IRIN Global | Europe’s undocumented migrants struggle to access healthcare | Global | Health & Nutrition | HIV/AIDS (PlusNews) | Human Rights

IRIN Global | Europe’s undocumented migrants struggle to access healthcare | Global | Health & Nutrition | HIV/AIDS (PlusNews) | Human RightsEurope’s financial crisis and rising xenophobia are complicating access to medical treatment for undocumented migrants, according to a new report by the international NGO Médecins du Monde (MdM). 


“Soaring unemployment rates, rising child poverty, people losing their homes because of insolvency every month… The social systems in Europe are quaking under the strain,” the authors say. “The crisis has generated austerity measures that have had a deep impact on all social safety nets, including healthcare provision.” 

“The economic crisis, rising unemployment and lower levels of social protection all too often lead to the finger being pointed at groups that were already facing social exclusion before the crisis, eg, sex workers, migrants and Roma [a marginalized ethnic community,” they added.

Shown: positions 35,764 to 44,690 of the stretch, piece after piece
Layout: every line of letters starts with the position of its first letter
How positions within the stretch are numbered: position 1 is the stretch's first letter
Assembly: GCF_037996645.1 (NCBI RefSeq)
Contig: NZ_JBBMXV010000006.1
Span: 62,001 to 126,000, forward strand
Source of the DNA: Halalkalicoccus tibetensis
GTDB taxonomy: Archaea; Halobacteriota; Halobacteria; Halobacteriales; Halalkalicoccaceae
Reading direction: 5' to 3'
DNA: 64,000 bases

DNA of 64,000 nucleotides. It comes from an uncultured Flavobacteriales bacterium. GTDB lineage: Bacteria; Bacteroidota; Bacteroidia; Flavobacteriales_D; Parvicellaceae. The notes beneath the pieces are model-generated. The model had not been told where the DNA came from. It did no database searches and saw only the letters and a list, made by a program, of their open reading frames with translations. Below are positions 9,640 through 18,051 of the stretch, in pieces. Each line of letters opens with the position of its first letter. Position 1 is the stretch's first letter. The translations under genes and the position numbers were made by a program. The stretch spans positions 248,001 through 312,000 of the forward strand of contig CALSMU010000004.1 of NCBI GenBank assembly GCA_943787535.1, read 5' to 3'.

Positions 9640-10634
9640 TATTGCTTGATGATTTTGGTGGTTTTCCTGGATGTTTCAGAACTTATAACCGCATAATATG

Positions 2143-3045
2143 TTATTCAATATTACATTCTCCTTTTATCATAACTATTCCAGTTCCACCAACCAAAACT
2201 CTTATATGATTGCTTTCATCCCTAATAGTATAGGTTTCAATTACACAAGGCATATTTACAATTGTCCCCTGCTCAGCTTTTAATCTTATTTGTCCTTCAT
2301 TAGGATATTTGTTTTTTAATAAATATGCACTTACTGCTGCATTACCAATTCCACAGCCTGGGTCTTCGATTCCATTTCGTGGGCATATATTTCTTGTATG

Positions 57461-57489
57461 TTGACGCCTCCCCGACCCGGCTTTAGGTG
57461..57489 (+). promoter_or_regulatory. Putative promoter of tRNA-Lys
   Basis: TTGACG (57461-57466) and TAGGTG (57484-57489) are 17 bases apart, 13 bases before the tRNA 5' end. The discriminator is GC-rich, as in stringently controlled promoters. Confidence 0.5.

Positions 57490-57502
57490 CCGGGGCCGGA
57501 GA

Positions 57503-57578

Comparing Beirut To Dubai

Spin does not really change reality – people in Lebanon will have to do that themselves… As this essay shows

A Separate State of Mind | A Blog by Elie Fares

An American writer for the Huffington Post wrote an article today titled: “Thank you, Beirut. Your Friend, Dubai” in which she basically paralleled the rise of Dubai to the gradual decline and possible near-demise (never ever?) of Beirut.

The writer’s opinion of the Lebanese capital was favorable – even favorable of the go-to Lebanese scarecrow for Americans Hezbollah, trying to explain its popularity among many Lebanese and the reason for its increasing political strength.

In typical fashion, Lebanese across the internet have been sharing the article fervently. It’s about Lebanon. It’s about Beirut. It’s by a very prominent publication. Click, click away.

However, the question I want to ask is the following: is comparing and contrasting Beirut to Dubai warranted?

I, for one, think drawing similarities between the two cities is comparing apples to oranges for the following reasons:

1) Beirut was never made out of money. When you talk…

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